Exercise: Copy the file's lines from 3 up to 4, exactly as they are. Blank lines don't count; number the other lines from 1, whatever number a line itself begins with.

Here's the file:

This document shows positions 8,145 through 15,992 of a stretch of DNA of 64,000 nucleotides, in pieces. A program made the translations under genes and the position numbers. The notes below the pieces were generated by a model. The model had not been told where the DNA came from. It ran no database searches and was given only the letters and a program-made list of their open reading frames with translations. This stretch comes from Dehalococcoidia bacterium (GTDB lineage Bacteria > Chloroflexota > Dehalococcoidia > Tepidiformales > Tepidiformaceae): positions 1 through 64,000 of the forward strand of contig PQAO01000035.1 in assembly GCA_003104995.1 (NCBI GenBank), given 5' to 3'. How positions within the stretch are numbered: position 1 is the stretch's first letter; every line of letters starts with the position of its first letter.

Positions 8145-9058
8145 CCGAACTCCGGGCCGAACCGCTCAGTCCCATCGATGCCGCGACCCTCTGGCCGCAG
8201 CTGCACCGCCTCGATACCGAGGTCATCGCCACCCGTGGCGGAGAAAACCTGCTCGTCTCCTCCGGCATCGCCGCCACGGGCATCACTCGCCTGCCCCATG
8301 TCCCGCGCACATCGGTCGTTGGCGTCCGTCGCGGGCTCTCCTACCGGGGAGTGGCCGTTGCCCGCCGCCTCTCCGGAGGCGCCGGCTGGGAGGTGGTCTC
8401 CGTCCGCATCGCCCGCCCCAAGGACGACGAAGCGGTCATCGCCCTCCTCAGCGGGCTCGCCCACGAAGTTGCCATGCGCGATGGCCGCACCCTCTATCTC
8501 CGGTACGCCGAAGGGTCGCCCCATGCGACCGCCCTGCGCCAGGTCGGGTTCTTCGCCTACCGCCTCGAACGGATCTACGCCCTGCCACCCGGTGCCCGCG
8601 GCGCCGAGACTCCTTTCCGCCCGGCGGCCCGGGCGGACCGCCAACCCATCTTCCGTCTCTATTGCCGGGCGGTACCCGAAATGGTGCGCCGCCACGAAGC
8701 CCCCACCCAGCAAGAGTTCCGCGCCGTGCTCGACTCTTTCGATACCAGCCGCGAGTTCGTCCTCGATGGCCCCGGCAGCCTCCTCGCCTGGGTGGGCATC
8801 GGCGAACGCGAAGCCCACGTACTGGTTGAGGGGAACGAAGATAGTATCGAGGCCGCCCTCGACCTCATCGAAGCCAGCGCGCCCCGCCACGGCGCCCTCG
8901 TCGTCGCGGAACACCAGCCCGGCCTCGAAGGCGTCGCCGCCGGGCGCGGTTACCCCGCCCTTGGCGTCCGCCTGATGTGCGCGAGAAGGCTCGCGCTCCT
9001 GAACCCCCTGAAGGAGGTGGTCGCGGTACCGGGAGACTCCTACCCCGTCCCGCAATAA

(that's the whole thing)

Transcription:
8145 CCGAACTCCGGGCCGAACCGCTCAGTCCCATCGATGCCGCGACCCTCTGGCCGCAG
8201 CTGCACCGCCTCGATACCGAGGTCATCGCCACCCGTGGCGGAGAAAACCTGCTCGTCTCCTCCGGCATCGCCGCCACGGGCATCACTCGCCTGCCCCATG